The Nonviolent/Violent Dichotomy
Date:  04-05-2017

Victoria Law writes on why the term "violent crime" bears careful scrutiny if we are to end mass incarceration
From The New Inquiry:

More than 40 years after the War on Drugs was declared, our nation faces overcrowded prisons and skyrocketing costs. As state and federal budgets sag under this weight, politicians who once vowed to be “tough on crime” are now introducing legislation that ostensibly begins to undo their efforts. Though the new president has set himself firmly against Obama’s criminal justice reform (along with everything else Obama has implemented), lawmakers on the state level are continuing their efforts to cut prison populations.

On the federal level, there have been talks of a bipartisan approach to criminal justice reform. In the Senate, for example, Kentucky Republican Rand Paul teamed up with Democrats Patrick Leahy and Jeff Merkley to introduce the Justice Safety Valve Act, allowing federal judges to hand out sentences below the mandatory minimums. Wisconsin Republican Jim Sensenbrenner teamed up with Democrat Bobby Scott to introduce the Safe, Accountable, Fair, Effective (SAFE) Justice Act, which encourages probation for lower-level offenses. The act’s supporters run the gamut of the political spectrum, from the NAACP and the ACLU, to the Police Foundation and Right on Crime.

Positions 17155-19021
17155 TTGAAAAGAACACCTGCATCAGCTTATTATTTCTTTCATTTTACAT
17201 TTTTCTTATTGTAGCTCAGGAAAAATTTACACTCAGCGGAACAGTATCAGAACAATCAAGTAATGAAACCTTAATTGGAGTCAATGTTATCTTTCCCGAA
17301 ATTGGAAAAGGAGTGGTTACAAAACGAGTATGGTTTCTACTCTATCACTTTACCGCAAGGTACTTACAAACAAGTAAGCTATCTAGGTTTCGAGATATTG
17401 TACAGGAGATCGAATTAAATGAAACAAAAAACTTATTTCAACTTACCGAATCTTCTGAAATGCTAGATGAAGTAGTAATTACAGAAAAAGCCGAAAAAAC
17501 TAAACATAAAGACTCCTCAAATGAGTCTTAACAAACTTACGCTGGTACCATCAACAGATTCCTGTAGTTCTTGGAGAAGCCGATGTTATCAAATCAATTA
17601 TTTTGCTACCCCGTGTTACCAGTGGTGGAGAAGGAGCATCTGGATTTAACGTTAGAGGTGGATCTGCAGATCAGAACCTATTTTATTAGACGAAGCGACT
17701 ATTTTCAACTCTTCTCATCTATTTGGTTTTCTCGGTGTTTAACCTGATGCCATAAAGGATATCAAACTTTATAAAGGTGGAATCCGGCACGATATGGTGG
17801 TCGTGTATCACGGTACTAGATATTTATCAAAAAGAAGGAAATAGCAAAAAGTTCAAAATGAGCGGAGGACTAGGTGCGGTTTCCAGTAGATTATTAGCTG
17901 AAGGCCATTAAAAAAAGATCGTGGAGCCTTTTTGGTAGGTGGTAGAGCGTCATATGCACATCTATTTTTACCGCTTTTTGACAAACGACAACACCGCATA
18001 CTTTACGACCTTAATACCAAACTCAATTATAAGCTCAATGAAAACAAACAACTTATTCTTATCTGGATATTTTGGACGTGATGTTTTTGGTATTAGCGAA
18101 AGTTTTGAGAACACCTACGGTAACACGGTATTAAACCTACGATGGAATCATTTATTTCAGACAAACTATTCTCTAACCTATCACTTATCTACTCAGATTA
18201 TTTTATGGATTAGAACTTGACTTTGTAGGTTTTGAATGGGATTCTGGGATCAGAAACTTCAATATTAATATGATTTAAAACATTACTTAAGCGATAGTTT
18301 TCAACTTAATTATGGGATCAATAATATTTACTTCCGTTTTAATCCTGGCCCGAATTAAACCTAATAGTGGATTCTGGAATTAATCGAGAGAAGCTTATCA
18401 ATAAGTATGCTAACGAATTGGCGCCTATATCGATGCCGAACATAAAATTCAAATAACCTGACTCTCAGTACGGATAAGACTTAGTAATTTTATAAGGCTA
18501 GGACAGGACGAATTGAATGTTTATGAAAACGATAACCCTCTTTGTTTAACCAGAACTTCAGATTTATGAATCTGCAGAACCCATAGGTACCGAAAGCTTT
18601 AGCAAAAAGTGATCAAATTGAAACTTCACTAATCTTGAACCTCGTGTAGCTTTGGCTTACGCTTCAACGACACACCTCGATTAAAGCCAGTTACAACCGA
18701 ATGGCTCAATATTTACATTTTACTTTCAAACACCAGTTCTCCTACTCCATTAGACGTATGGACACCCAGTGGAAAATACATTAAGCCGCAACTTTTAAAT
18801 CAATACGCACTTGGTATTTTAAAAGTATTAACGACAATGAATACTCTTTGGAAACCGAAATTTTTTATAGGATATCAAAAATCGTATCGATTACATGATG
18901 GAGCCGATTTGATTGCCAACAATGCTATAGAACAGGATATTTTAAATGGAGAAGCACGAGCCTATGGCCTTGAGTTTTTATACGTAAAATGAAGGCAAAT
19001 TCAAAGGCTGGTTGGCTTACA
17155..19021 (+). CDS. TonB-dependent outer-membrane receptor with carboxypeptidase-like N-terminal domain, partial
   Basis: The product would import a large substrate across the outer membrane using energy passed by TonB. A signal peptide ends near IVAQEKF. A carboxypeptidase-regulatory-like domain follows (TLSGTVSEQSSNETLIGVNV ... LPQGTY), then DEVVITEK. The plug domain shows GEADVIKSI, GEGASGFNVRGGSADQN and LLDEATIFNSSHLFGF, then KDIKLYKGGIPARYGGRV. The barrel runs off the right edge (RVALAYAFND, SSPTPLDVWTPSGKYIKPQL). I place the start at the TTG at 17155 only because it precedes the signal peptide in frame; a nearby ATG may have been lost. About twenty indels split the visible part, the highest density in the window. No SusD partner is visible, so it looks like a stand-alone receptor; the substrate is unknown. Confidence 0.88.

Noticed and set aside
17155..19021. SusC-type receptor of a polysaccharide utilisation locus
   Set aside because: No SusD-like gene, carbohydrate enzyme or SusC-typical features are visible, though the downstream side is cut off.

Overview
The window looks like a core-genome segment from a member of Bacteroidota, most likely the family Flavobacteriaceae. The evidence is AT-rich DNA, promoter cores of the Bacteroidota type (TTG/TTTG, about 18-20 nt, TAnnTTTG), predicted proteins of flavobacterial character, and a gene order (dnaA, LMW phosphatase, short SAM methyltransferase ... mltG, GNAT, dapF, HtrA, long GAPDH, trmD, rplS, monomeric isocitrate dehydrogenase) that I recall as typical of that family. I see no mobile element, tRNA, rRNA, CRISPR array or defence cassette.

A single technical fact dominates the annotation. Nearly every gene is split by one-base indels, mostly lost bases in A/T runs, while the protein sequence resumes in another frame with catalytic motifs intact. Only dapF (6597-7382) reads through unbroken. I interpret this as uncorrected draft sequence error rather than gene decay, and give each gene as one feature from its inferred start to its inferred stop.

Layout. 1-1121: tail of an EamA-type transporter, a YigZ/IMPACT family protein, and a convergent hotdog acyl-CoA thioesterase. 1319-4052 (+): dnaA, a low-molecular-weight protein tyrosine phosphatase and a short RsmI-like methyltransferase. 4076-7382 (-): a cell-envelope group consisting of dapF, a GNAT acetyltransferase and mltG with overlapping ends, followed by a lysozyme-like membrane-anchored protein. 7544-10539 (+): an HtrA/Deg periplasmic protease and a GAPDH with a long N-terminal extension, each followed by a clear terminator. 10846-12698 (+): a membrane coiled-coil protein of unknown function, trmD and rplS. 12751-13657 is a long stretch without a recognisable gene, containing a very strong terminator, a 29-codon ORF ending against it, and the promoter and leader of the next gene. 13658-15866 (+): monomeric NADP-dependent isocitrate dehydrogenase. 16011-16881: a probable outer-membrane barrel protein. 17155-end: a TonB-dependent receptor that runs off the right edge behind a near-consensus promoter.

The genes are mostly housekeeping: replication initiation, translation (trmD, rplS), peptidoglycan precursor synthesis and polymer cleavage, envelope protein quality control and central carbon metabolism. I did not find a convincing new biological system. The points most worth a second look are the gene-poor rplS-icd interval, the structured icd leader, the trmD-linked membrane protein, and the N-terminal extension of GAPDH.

On the state level, governors and legislatures are embracing criminal justice reform and ways to send fewer people to prison for lengthy periods of time. California passed Proposition 57, allowing people with nonviolent felonies the chance for parole and the possibility to earn time off their sentences by participating in prison programming. State level reforms aren’t limited to blue states either. Oklahoma and Utah, which both have Republican governors, reclassified various drug and property felonies into misdemeanors. So did Alaska, whose governor is a Republican-turned-independent. Continue reading >>>